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KC Green And Anthony Clark’s ‘Back’ Is Your New Webcomics Jam [Review]

Back, KC Green and Anthony Clark

 

Wednesdays have been the focal point of the comics calendar for as long as I’ve been reading them, but recently there’s been a new reason to look forward to the middle of the week: Back, a webcomic that sees Anthony Clark (Nedroid) and KC Green (Gunshow) steadily weaving a bizarre and often hilarious tale of resurrection, prophecy, and the occasional Garfield phone.

When it was announced, I predicted that Green and Clark coming together would create a project that would send all other webcomics fleeing in terror of their union, and while that might have been overselling it just a bit, I don’t think it was far off in terms of just how good this thing is. Now that we’re about 26 pages in, it’s safe to say that if you’re not reading Back, you really need to be.

 

Back, KC Green and Anthony Clark

 

To be honest, if you launch your comic by having someone kick their way out of their own shallow grave, you’re already halfway to winning me over as a fan. When you follow that up by having that same grave-kicker confronted by (and immediately shooting one of) a quartet of triangles — who, according to a sign on their door, are known as the Cool Witches — then you’ve pretty much pulled me the rest of the way in. And believe it or not, that sequence, those first few pages that went up when Back launched, definitely feel like they’ve set the tone for the rest of the series.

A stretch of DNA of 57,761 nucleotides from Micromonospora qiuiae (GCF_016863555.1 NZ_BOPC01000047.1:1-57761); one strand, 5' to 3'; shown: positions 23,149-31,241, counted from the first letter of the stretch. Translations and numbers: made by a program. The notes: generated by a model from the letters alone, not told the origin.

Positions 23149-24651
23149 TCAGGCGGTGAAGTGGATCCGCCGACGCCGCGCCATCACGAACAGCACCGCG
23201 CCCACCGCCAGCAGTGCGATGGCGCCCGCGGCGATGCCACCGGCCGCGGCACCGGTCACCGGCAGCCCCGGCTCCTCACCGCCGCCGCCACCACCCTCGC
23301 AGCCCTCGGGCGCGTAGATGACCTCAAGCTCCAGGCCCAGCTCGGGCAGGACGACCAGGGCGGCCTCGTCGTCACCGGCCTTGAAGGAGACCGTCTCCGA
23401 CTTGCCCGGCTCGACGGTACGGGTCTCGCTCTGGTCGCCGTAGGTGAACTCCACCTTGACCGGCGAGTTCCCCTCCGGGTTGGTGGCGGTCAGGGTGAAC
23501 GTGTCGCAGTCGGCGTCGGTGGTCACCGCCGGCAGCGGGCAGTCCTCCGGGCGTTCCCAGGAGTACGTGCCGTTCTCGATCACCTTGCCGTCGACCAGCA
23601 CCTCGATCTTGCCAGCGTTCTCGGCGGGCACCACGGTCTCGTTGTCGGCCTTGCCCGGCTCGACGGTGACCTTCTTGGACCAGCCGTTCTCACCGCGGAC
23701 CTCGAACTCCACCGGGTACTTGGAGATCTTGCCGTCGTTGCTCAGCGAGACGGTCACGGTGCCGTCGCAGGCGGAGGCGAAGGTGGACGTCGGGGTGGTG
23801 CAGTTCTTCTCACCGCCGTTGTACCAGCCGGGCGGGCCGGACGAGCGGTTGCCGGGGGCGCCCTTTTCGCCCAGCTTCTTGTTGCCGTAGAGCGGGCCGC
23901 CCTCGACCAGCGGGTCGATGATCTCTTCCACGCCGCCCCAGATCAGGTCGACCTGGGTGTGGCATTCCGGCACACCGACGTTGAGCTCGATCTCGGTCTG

If you go by just the events that have happened so far in the strip, then it feels like it’s the most dire, serious thing in the world. I mean, the very first thing that happens is that someone gets shot and dies, and from there on, it’s prophecies, betrayal, and the literal end of the world, met with only the most potent apathy:

 

Back, KC Green and Anthony Clark

 

That’s very heavy stuff, especially when it’s positioned as the driving force of the narrative. The thing is, Green and Clark present it in a way that’s downright masterful in how it manages to be hilariously funny without ever sacrificing that feeling of danger and urgency.  That’s a difficult trick — if they screwed it up, the story would suffer from a weird whiplash in tone, balancing threats of Armageddon against slapstick comedy and hilarious bickering, but they do it so elegantly that you don’t even really notice how smoothly the tone shifts until you actually sit down and start thinking about what you just read. It’s one of those comics where I want to read over and over again just to try and reverse engineer it to figure out how they pulled it off.

To be fair, I probably shouldn’t have been that surprised. Green and Clark are both very, very good at what they do, and what they do is make webcomics. Green in particular has proven to be pretty deft at exactly that kind of tone shift, in comics like The Anime Club, but in this case I think a lot of it comes down to what Clark is doing. Considering that the first 24 pages are populated by people who are basically eyes, hands and shapes — vague squares and triangles with capes covering their faces — they’re astonishingly expressive, and that plays up the comedy just as much as it underscores the weird undertones.

The first 20 pages feel like a prelude to a larger story — and I mean that in the best way possible, since they’re intriguing, engaging, beautifully crafted and completely free — and now that it’s moving on, I’m hooked. There’s no better time to jump on, so if you haven’t already, set aside some time and read Back. And if you figure out how they made it so good, let me know.

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